This is an updated meta-analysis that presents the most current prevalence of HIV and syphilis infection in MSM in China. In order to obtain the prevalence from developing and developed cities, we also carried out a subgroup analysis by different economic status according to meta-regression. To our knowledge, this is the first study to compare the prevalence of HIV and syphilis infection between developing and developed cities in China. A national study survey of 61 cities by Wu reported the prevalence of HIV in MSM from the southwest, east, south, and northeast of China but did not account for the different economic conditions of each city .
Overall, eighty-four articles published between January 1, 2009, and April 11, 2013 were included in this review. It was observed that the prevalence of HIV and syphilis infection among MSM in China was 6.5% (95% CI 5.6% to 7.4%) and 11.2% (95% CI 10.0% to 12.6%), respectively, which was lower compared to other countries and cities. For instance, the prevalence of HIV among MSM was 14.2% in Brazil, 10.6% in Kenya, 21.5% in Senegal, 9.0% in Indonesia, 14.7% in India, and 24.6% in Thailand [120–123].
In spite of the relatively lower prevalence, there was evidence for the uptrend of HIV and syphilis infection among MSM in China. A meta-analysis of Chow reported that HIV infection among MSM has increased over the past years, from 1.4% (95% CI 0.8%–2.4%) during 2001–2003, to 2.3% (95% CI 2.0%–2.6%) during 2004–2006, and to 5.3% (95% CI 4.8%–5.8%) during 2007–2009 . Results from our study indicate that the prevalence of HIV among MSM is still increasing. The expanding epidemic may be associated with the special role of MSM in China. Homosexuality is still not widely accepted by the general population. Therefore, marriage between MSM and women remains common, nn which case MSM might act as a bridge for HIV transmission to other MSM and the general population. It was reported that the prevalence of bisexual behavior among MSM in China was as high as 31.2% .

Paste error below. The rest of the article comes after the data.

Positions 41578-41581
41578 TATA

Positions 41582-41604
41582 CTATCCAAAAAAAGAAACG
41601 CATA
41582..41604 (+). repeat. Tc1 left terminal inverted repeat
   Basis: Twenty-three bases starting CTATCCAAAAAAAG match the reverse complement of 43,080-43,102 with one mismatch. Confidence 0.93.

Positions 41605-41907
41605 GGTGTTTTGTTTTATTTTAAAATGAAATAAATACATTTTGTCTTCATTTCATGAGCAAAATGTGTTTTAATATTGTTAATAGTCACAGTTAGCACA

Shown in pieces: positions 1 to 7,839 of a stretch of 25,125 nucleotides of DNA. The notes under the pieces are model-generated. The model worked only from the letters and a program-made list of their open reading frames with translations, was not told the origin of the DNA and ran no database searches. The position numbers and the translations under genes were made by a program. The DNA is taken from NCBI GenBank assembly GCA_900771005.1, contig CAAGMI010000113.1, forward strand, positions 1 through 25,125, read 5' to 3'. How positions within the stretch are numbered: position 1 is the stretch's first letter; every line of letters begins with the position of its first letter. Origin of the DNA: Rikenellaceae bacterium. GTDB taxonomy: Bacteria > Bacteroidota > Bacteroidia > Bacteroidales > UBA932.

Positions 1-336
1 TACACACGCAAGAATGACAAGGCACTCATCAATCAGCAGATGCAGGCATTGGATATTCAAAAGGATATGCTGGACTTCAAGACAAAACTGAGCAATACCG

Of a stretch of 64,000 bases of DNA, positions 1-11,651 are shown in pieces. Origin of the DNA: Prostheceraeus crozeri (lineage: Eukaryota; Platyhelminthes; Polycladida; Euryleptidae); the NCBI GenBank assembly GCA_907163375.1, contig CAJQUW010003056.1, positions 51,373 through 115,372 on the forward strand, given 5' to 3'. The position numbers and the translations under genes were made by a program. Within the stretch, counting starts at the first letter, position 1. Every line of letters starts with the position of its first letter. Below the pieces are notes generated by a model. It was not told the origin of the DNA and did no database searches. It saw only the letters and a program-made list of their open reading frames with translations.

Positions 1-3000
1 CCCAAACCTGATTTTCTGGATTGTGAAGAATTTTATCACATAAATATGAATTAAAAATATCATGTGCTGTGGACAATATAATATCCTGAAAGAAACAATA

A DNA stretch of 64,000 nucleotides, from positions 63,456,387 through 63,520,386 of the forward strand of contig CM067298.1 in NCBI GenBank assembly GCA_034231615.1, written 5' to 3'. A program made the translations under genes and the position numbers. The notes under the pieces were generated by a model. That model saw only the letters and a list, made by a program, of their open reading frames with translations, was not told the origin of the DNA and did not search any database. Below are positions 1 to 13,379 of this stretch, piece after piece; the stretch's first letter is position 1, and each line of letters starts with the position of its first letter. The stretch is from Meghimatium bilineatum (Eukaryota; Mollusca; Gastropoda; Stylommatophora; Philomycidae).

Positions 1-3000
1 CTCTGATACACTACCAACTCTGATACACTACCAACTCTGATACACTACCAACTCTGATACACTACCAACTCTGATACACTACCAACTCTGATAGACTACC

The subgroup analyses showed that the prevalence of HIV infection was 7.5% from developing cities and 6.1% from developed cities, whereas the prevalence of syphilis was 8.6% from developing cities and 15.1% from developed cities. The exact reasons for this finding are unclear, but one possible reason is that syphilis is a curable disease and several large scale public health programs were conducted in several developing cities in the past few years .